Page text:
Can we combine this with other indexes?  Great question!  The answer is YES!  Index combinations work really well with this technology.  

Are there any restrictions?  Sadly, yes.  You need to have a bitmap enabled ID.  That is, the ID for your table needs to be a positive integer.  This means no compound IDs, no string IDs, etc.

Does it really work that well?  BETTER!  If you have a free text field and haven’t at least tried an iFind index, you are doing yourself a disservice!

So what about iKnow?  The iFind index is powered by the iKnow engine, however you don’t need to know anything about iKnow to be able to use iFind in your existing applications.  Just define, build, and use!

Where can I learn more?  Documentation of course!  Here:

And Here:

Does iFind do other cool stuff? Of course! It’s powered by iKnow so it can do a lot!  You can do Fuzzy Search, Stemming/Compounding, Ranking, and you can look for iKnow entities.  If you’re interested, take a look at the %iFind.Index.Semantic and %iFind.Index.Analytic index classes.  They use more iKnow bells and whistles than the Basic one we used above. Or, check out this DC post on a demo interface that works on top of any iFind index: .

Most of this is beyond the scope of this post, but if you want to see more details on any of these subjects, just ask!  You all know I’m here to inform and enlighten!


TL;DR: If you want to do search on a free text field add an iFind index by defining it like so:

Index <IndexName> on <FreeTextField> as %iFind.Index.Basic

Build the index using %BuildIndices (as normal)

Rewrite your query like so:

…WHERE ID %FIND search_index(<IndexName>,<Search Value>) AND …

And reap the benefits of lightning fast free text search!  

*No one is hiding this from you!  Come on now, you know by now I just do it for the clicks!

Discussion (11)2
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Excellent question.

Of course, when you are going to be using iFind it does mean a heavier burden for your INSERT/UPDATE/DELETE functions.  It also does take up more space on disk than a traditional index.   The cost is going to depend on what kind of iFind index you are using and the size of the data being indexed.  For my example an insert went from about 5 global references to about 200.  But that is, of course, still fast due to the way Caché manages writes to disk.  On INSERT went from 0.0002 seconds to 0.0032 seconds.  So significantly slower, but still plenty fast.  If you test a use case and come up with something different, post it here!!!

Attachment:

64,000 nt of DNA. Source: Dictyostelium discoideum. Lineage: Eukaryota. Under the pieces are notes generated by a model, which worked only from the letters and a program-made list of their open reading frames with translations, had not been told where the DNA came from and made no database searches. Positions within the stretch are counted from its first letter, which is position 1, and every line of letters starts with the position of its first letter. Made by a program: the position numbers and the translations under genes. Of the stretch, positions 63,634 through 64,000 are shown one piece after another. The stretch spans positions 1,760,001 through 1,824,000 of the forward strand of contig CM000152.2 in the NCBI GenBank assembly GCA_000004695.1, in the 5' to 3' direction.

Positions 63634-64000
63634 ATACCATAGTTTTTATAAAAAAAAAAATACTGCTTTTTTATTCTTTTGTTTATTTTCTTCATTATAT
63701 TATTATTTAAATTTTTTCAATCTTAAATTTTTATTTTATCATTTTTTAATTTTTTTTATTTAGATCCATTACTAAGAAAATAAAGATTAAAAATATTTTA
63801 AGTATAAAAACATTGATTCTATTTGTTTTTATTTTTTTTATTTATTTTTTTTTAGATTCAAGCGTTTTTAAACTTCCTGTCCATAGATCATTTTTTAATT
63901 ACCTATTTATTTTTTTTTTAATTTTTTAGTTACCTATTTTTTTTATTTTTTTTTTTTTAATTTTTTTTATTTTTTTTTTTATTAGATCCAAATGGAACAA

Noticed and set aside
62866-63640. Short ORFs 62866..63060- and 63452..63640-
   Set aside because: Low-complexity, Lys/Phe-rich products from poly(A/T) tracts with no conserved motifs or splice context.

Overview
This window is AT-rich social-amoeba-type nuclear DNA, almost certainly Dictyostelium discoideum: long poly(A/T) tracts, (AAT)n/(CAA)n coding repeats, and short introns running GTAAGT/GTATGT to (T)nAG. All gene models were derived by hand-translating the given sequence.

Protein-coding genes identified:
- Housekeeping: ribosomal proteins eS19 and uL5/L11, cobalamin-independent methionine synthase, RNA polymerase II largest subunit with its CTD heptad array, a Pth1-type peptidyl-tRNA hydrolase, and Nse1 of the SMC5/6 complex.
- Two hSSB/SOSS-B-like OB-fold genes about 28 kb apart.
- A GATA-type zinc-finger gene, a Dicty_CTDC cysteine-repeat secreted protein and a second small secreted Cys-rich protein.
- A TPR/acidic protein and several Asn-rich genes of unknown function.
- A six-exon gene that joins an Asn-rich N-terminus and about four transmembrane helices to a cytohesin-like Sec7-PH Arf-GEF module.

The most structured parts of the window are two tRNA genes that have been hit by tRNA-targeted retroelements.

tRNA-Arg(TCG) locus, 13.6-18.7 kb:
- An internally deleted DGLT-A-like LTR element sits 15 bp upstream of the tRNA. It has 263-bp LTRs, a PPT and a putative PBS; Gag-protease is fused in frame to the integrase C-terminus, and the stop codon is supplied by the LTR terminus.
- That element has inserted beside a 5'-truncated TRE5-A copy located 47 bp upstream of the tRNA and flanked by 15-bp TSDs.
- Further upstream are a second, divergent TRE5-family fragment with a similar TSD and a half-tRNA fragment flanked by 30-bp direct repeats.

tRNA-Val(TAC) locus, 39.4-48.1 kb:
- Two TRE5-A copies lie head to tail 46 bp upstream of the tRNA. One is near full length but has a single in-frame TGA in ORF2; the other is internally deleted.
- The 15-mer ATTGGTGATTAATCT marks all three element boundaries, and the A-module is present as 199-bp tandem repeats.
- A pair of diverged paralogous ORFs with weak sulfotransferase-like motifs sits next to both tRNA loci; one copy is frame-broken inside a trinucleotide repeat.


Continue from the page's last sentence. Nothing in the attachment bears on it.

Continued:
I sometimes like to call myself Kyle on Thursdays that feel like Mondays ;o) 


Like any operator whose name starts with a %, it's an InterSystems-specific one, so both %CONTAINS and %FIND were added to the standard for specific purposes. %CONTAINS has been part of Caché for a long while and indeed offers a simple means to directly refer to your %Text field. So, you don't need to know the name of your index, but you do need to make sure your text field is of type %Text, so there's still a minimum of table metadata you need to be aware of.

In the case of %FIND, we're actually leveraging the %SQL.AbstractFind infrastructure, which is a much more recent addition that allows leveraging code-based filters in SQL. In this case, the code-based filter implementation is provided by the %iFind infrastructure. Because this AbstractFind interface is, what's in a name, abstract, it needs a bit of direction in the form of the index name to wire it to the right implementation, which in our case comes as the index name. As the AbstractFind interface is expected to return a bitmap (for fast filtering), it also needs to be applied to an integer field, typically the IDKey of your class. So, while it offers a lot of programmatic flexibility to implement optimized filtering code (cf this article on spatial index), it does require this possibly odd-looking construct on the SQL side. But that's easily hidden behind a user interface, of course.